Fasting and feasting: supporting Muslim Employees during Ramadan and Eid-Al-Fitr

For some employees, Ramadan will have little impact but for others Ramadan may greatly impact on their work. Employers should therefore give some…

Ramadan occurs during the ninth month of the Islamic calendar. It is a period of 29 or 30 days (dependent on the lunar calendar) and the precise timing varies each year. This year Ramadan falls between 16 May and 14 June. The end of Ramadan is marked with the celebration of Eid-Al-Fitr.

Observing Ramadan is regarded as one of the five pillars of Islam. During Ramadan most Muslims (there are exceptions for the young, elderly and infirm) will fast during daylight hours. It is also a time for prayer and reflection and increased charity work. 

For some employees, Ramadan will have little impact but for others Ramadan may greatly impact on their work. Employers should therefore give some consideration to the following:

  • Encouraging employees who are observing Ramadan to inform their manager in advance. Fasting may result in tiredness (especially in the afternoon) and irritability for some, which can be better understood and accommodated (where appropriate) if discussed in advance. Employees could also be encouraged to inform their colleagues.
  • Scheduling important tasks or jobs for the mornings or after sunset where possible, so as to avoid periods such as the afternoon when fasting employees may be tired or less focused.
  • Amending working hours or patterns of work where this can reasonably be accommodated.
  • Being flexible with break times to enable the observance of prayers and/or employees to eat and drink after sunset or simply to take a break where fatigue is an issue.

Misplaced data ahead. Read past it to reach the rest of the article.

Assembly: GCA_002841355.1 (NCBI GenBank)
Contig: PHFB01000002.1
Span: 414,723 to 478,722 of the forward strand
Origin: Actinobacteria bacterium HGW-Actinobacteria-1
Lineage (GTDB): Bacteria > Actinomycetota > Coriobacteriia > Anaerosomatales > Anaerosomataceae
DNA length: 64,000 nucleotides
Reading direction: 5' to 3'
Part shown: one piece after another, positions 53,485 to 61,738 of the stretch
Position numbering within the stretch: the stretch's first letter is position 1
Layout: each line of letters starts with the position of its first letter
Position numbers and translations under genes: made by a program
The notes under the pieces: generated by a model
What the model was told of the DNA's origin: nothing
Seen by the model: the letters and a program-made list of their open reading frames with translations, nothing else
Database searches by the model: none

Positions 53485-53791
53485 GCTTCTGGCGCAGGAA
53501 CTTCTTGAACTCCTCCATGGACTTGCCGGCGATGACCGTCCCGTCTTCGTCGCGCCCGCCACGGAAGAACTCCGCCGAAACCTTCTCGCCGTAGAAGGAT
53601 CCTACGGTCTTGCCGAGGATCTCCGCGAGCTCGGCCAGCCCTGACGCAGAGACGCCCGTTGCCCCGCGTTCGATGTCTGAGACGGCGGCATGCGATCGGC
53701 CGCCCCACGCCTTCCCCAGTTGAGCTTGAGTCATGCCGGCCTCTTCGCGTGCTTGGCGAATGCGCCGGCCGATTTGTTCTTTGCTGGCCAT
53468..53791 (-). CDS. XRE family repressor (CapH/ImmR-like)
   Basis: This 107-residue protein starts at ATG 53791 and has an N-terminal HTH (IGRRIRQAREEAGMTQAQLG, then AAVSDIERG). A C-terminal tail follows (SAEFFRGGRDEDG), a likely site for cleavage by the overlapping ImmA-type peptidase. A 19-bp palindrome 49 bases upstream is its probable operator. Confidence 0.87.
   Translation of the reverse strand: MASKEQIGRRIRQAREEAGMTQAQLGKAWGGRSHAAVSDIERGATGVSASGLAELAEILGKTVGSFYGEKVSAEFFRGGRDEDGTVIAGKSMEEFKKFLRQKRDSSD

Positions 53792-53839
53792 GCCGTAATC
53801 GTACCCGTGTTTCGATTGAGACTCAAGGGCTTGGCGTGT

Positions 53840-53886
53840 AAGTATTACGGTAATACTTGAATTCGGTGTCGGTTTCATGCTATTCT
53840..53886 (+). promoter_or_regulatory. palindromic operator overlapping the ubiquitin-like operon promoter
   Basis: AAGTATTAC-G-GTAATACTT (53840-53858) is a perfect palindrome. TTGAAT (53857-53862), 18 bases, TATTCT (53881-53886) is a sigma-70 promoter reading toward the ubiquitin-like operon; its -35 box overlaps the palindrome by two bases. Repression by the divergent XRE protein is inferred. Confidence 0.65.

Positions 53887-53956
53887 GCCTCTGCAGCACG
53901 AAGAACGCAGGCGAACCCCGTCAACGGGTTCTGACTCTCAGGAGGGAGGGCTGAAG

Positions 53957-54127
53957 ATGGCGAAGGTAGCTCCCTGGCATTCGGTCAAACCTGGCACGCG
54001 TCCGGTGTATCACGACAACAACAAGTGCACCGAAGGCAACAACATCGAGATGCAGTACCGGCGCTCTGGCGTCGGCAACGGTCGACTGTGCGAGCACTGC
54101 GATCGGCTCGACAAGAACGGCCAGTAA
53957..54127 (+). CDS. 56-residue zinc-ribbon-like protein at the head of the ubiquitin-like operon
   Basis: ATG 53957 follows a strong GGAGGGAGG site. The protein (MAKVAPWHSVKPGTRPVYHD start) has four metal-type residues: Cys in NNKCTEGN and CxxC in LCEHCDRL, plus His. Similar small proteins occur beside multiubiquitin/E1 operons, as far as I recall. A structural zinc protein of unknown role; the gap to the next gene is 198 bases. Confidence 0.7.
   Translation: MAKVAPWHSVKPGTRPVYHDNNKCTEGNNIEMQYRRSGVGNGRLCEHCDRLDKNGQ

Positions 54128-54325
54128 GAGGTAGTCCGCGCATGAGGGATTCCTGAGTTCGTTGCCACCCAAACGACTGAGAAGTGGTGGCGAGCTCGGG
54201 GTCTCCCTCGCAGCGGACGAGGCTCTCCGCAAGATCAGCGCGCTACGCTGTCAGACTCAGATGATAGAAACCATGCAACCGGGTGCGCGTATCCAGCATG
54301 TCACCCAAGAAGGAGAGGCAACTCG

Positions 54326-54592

• Encouraging employees who wish to take holidays during Ramadan or Eid to request these as early as possible, especially where Ramadan falls within traditional holiday periods.
  • Whether risks assessments are necessary where employees are using machinery or undertaking safety critical activities or similar, and concentration may be adversely impacted by fasting. Employers have a duty to take care for the health and safety of their employees and restrictions may be necessary to comply with this duty.
  • Avoiding scheduling meetings or events where food is provided.
  • Raising awareness of religious festivals generally so that colleagues have a greater understanding.
  • Discussing with employees whether any adjustments would be welcome or helpful. The requirements are likely to vary from employee to employee and depending on their role.

These are by no means prescriptive and are only some suggestions for how your organisation may wish to approach the potential impact of Ramadan in your workplace.

Employers must not treat employees less favourably because of their religion or belief. Refusing a request because of Ramadan (for example refusing an employee time off because it is to observe Ramadan or celebrate Eid when other employees are allowed time off because it is Christmas) or imposing a requirement which adversely impacts on Muslim employees which cannot be justified (such as a requirement to work particular hours) may amount to discrimination and result in a claim against the organisation.

Employers should therefore carefully consider requests from employees which are related to their religion or belief and give some thought to the impact of the organisation’s activities or requirements on those who have particular religious or other beliefs. The successful defence of a claim for discrimination frequently depends on an employer’s ability to demonstrate that it legitimately considered the request and whether it could be accommodated. Decisions should therefore always be taken after careful consideration of all the facts and issues and the discussion, decision and rationale recorded in writing.

If this raises any issues for your organisation please speak to your usual contact in the Weightmans Employment, Pensions and Immigration team or contact Claire Hollins.

Share on Twitter